For example, some states require all trustee fees to be charged equally to principal cash and income cash. If the trust document directs otherwise, however, the law allows document language to prevail. Where a document contains obnoxious, unworkable, impractical, or outdated language, the beneficiaries and trustees have recourse to local courts having general jurisdiction in equity -- most commonly for a declaration or judicial construction or for reformation of the trust to bring it into compliance with the original intent of the settlor, or to deal with circumstances not imaginable by the settlor at the time the trust was created to make the trust cy pres or as close as possible to the original intent.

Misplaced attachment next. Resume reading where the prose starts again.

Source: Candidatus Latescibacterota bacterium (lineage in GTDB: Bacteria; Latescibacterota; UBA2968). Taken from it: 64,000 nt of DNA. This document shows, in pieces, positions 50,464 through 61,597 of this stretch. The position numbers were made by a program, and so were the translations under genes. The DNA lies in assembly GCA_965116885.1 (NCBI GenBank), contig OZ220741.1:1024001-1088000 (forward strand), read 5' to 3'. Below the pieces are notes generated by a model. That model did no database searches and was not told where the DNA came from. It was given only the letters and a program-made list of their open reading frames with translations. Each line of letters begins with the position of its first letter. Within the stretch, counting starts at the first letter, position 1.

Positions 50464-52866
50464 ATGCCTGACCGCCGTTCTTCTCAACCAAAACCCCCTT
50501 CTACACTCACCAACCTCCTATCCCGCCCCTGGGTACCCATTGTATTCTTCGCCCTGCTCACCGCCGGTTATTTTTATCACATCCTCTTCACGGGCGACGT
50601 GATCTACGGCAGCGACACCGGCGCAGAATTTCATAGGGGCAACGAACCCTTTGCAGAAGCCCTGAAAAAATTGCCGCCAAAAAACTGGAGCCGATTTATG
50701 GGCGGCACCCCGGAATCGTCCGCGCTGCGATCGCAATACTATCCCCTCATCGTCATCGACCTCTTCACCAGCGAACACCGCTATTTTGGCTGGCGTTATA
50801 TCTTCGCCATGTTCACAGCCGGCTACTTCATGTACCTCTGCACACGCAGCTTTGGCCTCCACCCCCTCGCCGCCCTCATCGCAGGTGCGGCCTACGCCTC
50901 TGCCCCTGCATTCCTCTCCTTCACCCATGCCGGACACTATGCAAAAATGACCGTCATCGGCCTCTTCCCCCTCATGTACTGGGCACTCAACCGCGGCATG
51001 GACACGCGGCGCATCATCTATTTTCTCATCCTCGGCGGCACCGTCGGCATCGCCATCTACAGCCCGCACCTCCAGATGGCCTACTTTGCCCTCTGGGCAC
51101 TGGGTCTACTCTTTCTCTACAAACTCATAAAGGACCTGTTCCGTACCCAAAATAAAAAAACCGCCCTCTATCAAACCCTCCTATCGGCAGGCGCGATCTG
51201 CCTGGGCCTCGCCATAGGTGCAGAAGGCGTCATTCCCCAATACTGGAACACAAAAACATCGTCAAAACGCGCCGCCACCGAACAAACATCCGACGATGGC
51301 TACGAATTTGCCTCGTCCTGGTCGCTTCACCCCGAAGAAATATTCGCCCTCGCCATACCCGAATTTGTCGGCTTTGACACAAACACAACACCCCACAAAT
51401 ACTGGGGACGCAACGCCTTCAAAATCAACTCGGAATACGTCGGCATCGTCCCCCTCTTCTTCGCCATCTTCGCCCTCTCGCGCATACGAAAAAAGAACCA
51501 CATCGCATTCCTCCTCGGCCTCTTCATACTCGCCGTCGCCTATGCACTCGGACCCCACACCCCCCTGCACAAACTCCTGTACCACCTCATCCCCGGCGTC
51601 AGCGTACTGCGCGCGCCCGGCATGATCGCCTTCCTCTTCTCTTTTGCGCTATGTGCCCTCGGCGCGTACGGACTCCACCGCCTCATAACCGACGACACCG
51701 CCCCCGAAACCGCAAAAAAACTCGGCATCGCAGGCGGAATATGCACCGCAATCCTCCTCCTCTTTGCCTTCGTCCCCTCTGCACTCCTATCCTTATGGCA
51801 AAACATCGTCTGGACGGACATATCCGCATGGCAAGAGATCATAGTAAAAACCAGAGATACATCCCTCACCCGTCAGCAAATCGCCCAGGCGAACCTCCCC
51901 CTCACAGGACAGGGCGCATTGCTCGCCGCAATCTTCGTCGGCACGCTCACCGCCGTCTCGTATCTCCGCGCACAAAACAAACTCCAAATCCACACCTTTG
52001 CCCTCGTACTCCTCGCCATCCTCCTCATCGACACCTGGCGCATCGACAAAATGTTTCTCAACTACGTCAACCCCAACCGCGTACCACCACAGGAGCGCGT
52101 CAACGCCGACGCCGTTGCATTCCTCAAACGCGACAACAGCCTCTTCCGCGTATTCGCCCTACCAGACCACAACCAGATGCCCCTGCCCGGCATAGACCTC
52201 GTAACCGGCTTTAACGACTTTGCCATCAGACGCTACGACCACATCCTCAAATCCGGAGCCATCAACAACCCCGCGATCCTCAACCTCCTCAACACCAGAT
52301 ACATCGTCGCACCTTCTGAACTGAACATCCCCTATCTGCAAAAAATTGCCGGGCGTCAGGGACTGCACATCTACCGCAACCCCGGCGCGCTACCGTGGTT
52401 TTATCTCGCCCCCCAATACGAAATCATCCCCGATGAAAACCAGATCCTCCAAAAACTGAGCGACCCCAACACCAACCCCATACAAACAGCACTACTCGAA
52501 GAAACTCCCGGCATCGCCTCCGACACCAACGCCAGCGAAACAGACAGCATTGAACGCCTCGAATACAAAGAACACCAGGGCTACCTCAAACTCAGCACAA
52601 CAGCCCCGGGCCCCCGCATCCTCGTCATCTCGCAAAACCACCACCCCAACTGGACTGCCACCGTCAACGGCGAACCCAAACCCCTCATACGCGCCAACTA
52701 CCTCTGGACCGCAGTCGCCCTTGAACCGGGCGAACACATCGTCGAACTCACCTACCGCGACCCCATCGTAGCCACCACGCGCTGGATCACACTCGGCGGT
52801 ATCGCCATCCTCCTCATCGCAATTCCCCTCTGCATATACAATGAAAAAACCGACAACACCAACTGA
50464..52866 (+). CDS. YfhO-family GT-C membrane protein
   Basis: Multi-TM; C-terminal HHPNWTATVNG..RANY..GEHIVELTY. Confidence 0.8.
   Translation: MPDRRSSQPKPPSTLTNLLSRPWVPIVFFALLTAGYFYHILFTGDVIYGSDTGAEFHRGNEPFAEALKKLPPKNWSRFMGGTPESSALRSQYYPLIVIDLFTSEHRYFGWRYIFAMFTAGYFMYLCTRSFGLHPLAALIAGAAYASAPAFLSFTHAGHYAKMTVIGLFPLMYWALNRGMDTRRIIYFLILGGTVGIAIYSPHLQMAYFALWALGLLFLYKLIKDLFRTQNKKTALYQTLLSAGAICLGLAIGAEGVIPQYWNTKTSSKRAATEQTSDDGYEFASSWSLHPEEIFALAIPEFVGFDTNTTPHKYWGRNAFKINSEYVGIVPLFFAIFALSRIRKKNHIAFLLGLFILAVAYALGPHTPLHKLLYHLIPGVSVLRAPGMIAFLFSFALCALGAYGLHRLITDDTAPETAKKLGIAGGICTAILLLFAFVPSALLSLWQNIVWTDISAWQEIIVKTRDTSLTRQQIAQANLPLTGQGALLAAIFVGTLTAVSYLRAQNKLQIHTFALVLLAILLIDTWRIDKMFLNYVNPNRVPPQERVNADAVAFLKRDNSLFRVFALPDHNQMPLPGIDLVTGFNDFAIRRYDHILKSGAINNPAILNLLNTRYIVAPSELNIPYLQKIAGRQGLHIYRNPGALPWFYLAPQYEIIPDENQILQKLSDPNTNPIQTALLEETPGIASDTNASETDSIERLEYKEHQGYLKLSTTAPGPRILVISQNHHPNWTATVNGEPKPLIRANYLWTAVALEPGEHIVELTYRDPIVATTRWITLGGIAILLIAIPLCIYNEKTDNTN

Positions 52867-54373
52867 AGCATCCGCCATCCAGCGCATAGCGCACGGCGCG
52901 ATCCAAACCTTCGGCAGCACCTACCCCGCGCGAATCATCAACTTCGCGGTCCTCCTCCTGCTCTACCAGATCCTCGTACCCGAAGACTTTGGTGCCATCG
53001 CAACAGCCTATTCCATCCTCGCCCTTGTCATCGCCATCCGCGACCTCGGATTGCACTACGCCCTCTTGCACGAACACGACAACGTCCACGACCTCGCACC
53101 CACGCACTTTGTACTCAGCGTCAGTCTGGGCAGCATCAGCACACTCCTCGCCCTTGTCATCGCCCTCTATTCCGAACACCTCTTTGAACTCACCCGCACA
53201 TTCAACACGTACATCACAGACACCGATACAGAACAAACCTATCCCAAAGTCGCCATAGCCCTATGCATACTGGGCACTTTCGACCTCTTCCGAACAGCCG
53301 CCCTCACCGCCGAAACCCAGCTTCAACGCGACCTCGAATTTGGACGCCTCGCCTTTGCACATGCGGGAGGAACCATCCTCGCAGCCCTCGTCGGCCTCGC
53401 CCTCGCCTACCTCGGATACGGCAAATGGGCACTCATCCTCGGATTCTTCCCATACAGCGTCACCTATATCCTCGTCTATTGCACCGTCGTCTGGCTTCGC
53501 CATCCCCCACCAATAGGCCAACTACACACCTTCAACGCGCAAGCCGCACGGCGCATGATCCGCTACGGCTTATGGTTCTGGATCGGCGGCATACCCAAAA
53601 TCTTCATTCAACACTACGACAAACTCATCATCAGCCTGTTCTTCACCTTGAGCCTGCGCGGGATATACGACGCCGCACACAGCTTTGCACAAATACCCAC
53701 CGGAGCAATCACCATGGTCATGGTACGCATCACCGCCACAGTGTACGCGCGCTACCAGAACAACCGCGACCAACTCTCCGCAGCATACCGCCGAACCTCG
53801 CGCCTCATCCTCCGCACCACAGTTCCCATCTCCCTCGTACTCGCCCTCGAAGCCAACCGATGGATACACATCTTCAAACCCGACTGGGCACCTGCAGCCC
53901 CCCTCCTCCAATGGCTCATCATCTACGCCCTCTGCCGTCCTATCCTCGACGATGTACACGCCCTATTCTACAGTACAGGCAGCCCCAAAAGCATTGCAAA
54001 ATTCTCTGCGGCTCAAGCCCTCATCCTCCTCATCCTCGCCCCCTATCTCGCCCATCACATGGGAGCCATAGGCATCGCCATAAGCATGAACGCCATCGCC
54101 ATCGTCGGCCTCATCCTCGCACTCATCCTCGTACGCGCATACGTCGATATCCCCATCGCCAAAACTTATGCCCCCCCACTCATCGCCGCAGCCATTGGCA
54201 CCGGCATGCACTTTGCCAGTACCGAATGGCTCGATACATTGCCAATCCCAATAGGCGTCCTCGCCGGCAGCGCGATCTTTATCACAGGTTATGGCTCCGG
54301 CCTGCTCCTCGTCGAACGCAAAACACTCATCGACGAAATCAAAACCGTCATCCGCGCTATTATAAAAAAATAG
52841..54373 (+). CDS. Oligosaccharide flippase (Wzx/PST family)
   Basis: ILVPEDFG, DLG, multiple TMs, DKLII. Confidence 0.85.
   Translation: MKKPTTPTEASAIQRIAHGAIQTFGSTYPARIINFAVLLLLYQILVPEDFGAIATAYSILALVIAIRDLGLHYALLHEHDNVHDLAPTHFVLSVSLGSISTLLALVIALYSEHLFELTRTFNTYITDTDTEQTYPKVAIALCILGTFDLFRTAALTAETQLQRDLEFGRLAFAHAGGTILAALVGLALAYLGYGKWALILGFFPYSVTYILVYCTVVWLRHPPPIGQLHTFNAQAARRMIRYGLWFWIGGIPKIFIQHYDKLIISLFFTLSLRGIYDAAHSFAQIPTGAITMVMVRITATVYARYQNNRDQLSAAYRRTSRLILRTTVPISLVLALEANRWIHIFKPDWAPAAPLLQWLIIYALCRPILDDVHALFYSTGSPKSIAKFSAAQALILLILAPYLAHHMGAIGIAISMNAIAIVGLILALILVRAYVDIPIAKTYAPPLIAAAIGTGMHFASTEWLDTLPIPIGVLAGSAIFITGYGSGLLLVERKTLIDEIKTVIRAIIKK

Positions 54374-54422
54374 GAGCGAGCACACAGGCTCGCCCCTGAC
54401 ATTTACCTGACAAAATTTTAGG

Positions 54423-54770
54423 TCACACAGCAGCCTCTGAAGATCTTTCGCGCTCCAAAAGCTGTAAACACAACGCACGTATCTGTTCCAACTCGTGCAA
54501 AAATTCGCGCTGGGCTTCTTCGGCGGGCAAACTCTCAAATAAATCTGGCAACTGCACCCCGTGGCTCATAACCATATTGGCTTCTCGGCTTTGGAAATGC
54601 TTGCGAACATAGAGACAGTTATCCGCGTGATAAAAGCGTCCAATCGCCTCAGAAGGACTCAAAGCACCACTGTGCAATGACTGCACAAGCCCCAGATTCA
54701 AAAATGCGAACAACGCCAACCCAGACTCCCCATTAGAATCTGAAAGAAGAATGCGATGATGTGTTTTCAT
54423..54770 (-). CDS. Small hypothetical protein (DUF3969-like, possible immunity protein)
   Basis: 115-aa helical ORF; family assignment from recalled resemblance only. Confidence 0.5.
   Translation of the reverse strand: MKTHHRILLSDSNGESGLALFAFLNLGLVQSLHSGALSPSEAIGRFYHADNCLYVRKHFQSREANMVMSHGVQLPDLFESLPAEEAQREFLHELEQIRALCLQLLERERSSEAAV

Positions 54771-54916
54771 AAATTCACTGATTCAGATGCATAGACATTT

When the trustee or beneficiary needs interpretation of the trust document (often but not necessarily incident to a dispute) the local probate court judge is the place to get an answer. In the trust business one speaks of "docketing" a trust, i.e. taking it to the judge. When the judge is finished, the trust is then "undocketed."